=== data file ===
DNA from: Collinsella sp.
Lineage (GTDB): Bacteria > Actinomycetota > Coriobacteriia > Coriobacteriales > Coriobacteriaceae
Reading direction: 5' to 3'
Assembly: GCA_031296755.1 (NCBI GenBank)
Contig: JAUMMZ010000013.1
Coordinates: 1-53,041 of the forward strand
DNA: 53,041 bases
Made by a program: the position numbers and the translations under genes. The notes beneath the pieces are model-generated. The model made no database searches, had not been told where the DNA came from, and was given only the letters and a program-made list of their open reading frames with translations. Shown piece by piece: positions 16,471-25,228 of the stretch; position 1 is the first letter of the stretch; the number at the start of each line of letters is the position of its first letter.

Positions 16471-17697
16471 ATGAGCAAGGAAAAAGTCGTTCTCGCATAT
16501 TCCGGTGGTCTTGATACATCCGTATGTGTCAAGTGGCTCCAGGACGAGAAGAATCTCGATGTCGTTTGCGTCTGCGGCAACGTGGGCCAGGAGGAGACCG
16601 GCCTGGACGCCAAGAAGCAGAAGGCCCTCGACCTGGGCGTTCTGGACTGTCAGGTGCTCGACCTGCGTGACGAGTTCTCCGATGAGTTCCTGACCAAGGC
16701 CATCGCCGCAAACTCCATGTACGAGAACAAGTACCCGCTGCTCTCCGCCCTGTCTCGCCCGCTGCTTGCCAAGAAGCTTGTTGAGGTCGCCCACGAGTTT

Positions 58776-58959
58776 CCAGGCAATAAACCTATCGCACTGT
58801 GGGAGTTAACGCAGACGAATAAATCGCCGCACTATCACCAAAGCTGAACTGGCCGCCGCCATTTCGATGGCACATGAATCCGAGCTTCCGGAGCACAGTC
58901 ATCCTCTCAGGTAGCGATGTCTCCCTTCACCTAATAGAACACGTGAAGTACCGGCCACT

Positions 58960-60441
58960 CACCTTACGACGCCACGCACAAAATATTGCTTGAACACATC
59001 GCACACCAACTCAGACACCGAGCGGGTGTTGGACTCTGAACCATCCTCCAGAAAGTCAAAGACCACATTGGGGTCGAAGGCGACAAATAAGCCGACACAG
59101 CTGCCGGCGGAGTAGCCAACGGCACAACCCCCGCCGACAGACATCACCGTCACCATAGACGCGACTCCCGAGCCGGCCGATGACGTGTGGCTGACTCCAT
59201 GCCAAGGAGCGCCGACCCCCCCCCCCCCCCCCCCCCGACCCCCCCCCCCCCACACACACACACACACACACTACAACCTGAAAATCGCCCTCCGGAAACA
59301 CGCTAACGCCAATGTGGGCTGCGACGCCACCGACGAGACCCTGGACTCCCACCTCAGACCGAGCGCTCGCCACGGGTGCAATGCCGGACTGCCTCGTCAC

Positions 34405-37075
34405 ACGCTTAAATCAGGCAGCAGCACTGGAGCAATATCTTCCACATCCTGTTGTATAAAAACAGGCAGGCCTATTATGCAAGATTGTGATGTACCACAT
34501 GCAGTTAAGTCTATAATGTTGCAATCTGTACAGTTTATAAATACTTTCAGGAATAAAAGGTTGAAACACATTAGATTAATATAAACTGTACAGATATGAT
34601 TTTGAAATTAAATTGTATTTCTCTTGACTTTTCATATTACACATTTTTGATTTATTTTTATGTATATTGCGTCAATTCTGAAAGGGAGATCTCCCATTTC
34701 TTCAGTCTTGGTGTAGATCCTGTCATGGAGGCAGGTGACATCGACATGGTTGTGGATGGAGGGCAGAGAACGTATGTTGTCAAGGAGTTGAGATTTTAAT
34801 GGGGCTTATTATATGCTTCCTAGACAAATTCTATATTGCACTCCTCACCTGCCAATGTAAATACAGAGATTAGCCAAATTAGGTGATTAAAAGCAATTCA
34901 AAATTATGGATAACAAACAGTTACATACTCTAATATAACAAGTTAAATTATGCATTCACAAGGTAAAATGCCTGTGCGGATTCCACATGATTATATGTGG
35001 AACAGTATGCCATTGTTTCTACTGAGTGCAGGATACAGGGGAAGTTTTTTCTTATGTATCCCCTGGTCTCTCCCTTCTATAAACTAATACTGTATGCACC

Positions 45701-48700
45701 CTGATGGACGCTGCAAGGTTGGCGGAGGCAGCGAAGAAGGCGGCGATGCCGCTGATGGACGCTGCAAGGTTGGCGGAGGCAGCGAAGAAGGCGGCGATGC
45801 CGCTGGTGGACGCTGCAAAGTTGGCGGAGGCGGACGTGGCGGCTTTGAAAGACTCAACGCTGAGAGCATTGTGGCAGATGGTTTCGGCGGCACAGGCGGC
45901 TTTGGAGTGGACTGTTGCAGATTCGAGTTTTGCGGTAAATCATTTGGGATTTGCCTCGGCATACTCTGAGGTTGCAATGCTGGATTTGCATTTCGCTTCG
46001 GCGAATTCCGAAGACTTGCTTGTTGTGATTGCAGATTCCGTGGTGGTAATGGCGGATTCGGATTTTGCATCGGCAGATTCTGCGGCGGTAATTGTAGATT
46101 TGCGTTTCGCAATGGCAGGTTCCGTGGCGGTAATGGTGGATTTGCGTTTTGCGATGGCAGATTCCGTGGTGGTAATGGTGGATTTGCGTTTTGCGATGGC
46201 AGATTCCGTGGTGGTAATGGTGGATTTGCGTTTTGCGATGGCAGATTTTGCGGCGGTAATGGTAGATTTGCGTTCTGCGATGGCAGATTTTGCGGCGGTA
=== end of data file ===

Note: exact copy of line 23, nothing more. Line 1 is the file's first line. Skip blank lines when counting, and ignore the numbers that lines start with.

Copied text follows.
59301 CGCTAACGCCAATGTGGGCTGCGACGCCACCGACGAGACCCTGGACTCCCACCTCAGACCGAGCGCTCGCCACGGGTGCAATGCCGGACTGCCTCGTCAC